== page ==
Here on Long Island, and elsewhere in the upper Mid-Atlantic/southern New England region, we see too many anglers wasting fish that are actually good to eat, just because they’re not very pretty.  Go to just about any shoreline fishing spot, and you’ll find the rotting carcasses of sea robins and skates that were caught and tossed above the high-tide mark to die, because someone got upset that an unwanted species took their bait.

Many anglers don’t realize that sea robins are wonderfully edible, and skates are also becoming a more common offering in fish markets and seafood restaurants.  But even if that were not true, both fish have a role to play in the marine ecosystem, and as pioneer ecologist Aldo Leopold once wrote,

“The last word in ignorance is the man who says of an animal or plant, ‘What good is it?’  If the land mechanism as a whole is good, then every part is good, whether we understand it or not.  If the biota, in the course of aeons, has built something we like but do not understand, then who but a fool would discard seemingly useless parts?  To keep every cog and wheel is the first principle of intelligent tinkering.”
Killing any fish out of ignorance and pique, and not because someone wants it for food, is clearly wrong.

The good news is that people, including a lot of anglers, are losing their tolerance for waste.  The next logical step is to make the wanton waste of marine resources not only intolerable, but illegal as well.

Fish can be many things.  They can be food, they can be a sought-after quarry, they can be a sleek bit of beauty that adorns a tropical reef.

But they should never be considered, or treated like, garbage.

Sunday, June 10, 2018


For the past 15 months or so, anglers have been the targets of an intense, and intensively funded, public relations campaign that has urged them to support the Modernizing Recreational Fisheries Management Act, something that its supporters refer to bey the more appealing sobriquet of “The Modern Fish Act.”

Anglers’ rights groups implored their members to support the legislation, with the Recreational Fishing Alliance and the like-minded Coastal Conservation Association both praising the bill.

“One of the association’s main priorities is to see the Modern Fish Act become law.  This bipartisan bill will make long-overdue changes to improve federal marine fisheries management.  We need our entire industry to stand behind it and promote it to the recreational fishing public.  Our partner in the legislative effort, the Center for Sportfishing Policy, has developed a suite of digital tools that you an use on your websites and social media to bring awareness of this bill to your customers.  It’s time for recreational fishermen and our industry to speak up—help us expand this call to action.”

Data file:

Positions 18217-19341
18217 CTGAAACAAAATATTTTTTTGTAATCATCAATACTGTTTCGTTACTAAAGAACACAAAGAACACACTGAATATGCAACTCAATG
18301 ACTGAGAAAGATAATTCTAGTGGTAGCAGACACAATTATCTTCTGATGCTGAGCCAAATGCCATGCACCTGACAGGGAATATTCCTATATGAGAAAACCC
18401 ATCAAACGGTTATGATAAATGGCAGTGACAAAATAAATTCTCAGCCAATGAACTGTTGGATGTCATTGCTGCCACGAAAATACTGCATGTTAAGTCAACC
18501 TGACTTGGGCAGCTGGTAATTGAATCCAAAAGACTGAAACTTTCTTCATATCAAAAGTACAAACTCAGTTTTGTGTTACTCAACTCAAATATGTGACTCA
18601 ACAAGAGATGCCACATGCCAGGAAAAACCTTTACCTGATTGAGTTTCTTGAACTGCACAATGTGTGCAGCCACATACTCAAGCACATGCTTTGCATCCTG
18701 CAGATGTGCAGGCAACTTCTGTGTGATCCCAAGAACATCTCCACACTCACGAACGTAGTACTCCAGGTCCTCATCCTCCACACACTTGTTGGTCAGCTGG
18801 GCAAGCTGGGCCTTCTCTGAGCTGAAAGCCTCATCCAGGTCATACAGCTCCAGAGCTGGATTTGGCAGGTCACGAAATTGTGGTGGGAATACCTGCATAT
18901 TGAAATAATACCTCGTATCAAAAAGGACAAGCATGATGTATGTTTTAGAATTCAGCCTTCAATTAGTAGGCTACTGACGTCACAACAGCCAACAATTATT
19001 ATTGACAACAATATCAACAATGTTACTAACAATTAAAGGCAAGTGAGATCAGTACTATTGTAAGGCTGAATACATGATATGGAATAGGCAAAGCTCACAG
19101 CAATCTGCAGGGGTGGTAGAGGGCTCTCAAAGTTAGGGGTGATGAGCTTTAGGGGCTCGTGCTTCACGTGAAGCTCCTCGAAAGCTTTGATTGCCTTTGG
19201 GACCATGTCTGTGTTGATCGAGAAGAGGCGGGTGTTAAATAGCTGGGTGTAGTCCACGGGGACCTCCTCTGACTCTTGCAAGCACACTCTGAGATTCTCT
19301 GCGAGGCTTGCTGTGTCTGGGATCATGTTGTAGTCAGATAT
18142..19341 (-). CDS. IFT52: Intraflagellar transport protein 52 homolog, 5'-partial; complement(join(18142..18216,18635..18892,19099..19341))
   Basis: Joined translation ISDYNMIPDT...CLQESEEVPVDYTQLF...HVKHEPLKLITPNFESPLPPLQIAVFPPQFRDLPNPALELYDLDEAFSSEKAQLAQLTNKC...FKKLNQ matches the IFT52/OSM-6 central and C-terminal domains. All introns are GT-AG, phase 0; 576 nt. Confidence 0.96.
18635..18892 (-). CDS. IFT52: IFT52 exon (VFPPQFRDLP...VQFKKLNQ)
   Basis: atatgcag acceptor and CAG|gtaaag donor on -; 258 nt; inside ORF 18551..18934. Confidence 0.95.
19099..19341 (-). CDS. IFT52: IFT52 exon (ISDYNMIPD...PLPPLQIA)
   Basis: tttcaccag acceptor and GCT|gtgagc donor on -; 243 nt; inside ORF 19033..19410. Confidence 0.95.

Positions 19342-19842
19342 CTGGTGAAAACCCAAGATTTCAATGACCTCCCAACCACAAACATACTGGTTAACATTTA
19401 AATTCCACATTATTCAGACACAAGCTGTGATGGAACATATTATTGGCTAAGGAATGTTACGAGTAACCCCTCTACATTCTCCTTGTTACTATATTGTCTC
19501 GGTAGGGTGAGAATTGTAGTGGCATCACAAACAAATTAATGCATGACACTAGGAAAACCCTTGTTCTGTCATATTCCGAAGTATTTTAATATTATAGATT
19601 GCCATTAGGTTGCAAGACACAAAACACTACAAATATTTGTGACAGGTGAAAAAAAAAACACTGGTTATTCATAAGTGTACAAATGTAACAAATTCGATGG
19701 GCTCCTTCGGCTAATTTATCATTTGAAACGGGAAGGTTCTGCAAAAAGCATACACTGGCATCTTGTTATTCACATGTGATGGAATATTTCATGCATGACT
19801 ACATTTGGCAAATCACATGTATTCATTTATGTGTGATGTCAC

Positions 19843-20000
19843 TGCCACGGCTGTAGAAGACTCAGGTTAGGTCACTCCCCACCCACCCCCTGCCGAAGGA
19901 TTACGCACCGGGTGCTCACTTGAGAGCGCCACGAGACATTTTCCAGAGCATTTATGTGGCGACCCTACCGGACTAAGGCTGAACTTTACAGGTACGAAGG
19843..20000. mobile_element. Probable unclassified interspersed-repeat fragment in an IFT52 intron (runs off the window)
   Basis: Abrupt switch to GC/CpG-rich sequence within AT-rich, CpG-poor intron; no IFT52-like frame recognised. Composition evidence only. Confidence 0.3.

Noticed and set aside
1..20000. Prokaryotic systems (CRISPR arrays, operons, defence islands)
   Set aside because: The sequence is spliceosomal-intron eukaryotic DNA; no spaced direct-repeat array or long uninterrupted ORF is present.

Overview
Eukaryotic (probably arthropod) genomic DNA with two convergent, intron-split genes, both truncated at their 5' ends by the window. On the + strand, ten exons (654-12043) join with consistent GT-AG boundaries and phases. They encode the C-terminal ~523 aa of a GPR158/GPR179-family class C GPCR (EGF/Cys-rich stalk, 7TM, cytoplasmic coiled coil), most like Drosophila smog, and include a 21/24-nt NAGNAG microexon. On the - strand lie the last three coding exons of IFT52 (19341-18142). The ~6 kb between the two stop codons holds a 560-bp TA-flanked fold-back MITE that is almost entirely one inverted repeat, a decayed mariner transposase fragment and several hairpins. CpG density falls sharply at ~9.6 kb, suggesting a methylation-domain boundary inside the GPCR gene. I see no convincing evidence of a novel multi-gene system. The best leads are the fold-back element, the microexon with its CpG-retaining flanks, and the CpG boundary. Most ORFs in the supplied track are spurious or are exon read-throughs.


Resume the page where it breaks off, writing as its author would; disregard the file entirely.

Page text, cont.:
“Never has there been a more critical time to get involved in advocacy and attend the American Boating Congress.  In 2018, the recreational boating industry is facing major policy decisions that will come to a head this summer and have long-lasting impacts on boating in the U.S., including getting the Modern Fish Act passed…”

“It is critical we engage with our nation’s decision-makers now to shape legislative decisions in the coming months.  With so many key issues coming to a head this summer, it’s imperative that you attend this year’s American Boating Congress to help us address major policy decisions impacting your business…”

“Anglers of all backgrounds should be able to enjoy this great sport without limitation.  Although most of these efforts [to limit angling activities] the problems in saltwater today the problems in freshwater tomorrow.  [emphasis added]”

“The recreational fishing industry can flourish or fail based on decisions made in Washington, D.C.  Specifically, saltwater anglers continue to be misrepresented in major federal fisheries management policies.  And with one in every four anglers fishing in saltwater, that is too many Americans who cannot enjoy the great pastime of fishing due to dated fishery management.  Bass Anglers for Saltwater Conservation brings both saltwater and freshwater fishermen together to defend the sport we all love.  [emphasis added]”
To call that a simplistic explanation of important fisheries issues, with no honest discussion of the issues involved would be, if anything, an understatement.  So naturally visitors to that page are quickly directed to another that encourages them to support the Modern Fish Act.  Again, the reasoning is superficial”

“The Modern Fish Act is at a crucial stage, with votes approaching in both chambers of Congress.  However, we still need your voice to support this bill and the rights of recreational anglers.  Click below to send a letter urging your elected officials to support the Modern Fish Act.  [emphasis added]”